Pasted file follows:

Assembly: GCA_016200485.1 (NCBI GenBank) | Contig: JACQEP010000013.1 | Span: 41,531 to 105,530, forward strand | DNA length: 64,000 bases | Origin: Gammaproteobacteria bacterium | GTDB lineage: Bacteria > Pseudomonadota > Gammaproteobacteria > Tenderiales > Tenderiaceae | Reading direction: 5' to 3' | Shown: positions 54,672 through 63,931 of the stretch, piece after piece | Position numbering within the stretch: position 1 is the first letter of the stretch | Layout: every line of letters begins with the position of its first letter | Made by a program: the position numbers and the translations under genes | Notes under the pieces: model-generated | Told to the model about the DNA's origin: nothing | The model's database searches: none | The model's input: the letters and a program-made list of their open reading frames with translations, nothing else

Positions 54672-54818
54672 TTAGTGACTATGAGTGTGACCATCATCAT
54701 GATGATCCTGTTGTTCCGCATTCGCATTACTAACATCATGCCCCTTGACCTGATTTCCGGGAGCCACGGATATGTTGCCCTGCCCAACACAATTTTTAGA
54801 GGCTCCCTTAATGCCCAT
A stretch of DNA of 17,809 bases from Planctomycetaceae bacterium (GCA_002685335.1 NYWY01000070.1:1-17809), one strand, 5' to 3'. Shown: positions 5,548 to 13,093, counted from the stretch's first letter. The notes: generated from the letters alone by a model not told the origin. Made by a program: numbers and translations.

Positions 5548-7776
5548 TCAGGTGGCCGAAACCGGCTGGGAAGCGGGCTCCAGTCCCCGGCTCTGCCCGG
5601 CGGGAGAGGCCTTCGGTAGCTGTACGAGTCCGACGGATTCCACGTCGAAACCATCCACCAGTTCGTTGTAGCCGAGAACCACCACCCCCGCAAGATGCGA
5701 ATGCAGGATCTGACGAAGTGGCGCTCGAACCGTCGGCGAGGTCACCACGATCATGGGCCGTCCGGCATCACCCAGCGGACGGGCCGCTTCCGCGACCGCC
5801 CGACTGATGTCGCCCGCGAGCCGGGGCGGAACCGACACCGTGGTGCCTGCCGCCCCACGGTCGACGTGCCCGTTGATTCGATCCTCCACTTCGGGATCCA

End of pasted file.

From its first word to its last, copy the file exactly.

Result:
Assembly: GCA_016200485.1 (NCBI GenBank) | Contig: JACQEP010000013.1 | Span: 41,531 to 105,530, forward strand | DNA length: 64,000 bases | Origin: Gammaproteobacteria bacterium | GTDB lineage: Bacteria > Pseudomonadota > Gammaproteobacteria > Tenderiales > Tenderiaceae | Reading direction: 5' to 3' | Shown: positions 54,672 through 63,931 of the stretch, piece after piece | Position numbering within the stretch: position 1 is the first letter of the stretch | Layout: every line of letters begins with the position of its first letter | Made by a program: the position numbers and the translations under genes | Notes under the pieces: model-generated | Told to the model about the DNA's origin: nothing | The model's database searches: none | The model's input: the letters and a program-made list of their open reading frames with translations, nothing else

Positions 54672-54818
54672 TTAGTGACTATGAGTGTGACCATCATCAT
54701 GATGATCCTGTTGTTCCGCATTCGCATTACTAACATCATGCCCCTTGACCTGATTTCCGGGAGCCACGGATATGTTGCCCTGCCCAACACAATTTTTAGA
54801 GGCTCCCTTAATGCCCAT
A stretch of DNA of 17,809 bases from Planctomycetaceae bacterium (GCA_002685335.1 NYWY01000070.1:1-17809), one strand, 5' to 3'. Shown: positions 5,548 to 13,093, counted from the stretch's first letter. The notes: generated from the letters alone by a model not told the origin. Made by a program: numbers and translations.

Positions 5548-7776
5548 TCAGGTGGCCGAAACCGGCTGGGAAGCGGGCTCCAGTCCCCGGCTCTGCCCGG
5601 CGGGAGAGGCCTTCGGTAGCTGTACGAGTCCGACGGATTCCACGTCGAAACCATCCACCAGTTCGTTGTAGCCGAGAACCACCACCCCCGCAAGATGCGA
5701 ATGCAGGATCTGACGAAGTGGCGCTCGAACCGTCGGCGAGGTCACCACGATCATGGGCCGTCCGGCATCACCCAGCGGACGGGCCGCTTCCGCGACCGCC
5801 CGACTGATGTCGCCCGCGAGCCGGGGCGGAACCGACACCGTGGTGCCTGCCGCCCCACGGTCGACGTGCCCGTTGATTCGATCCTCCACTTCGGGATCCA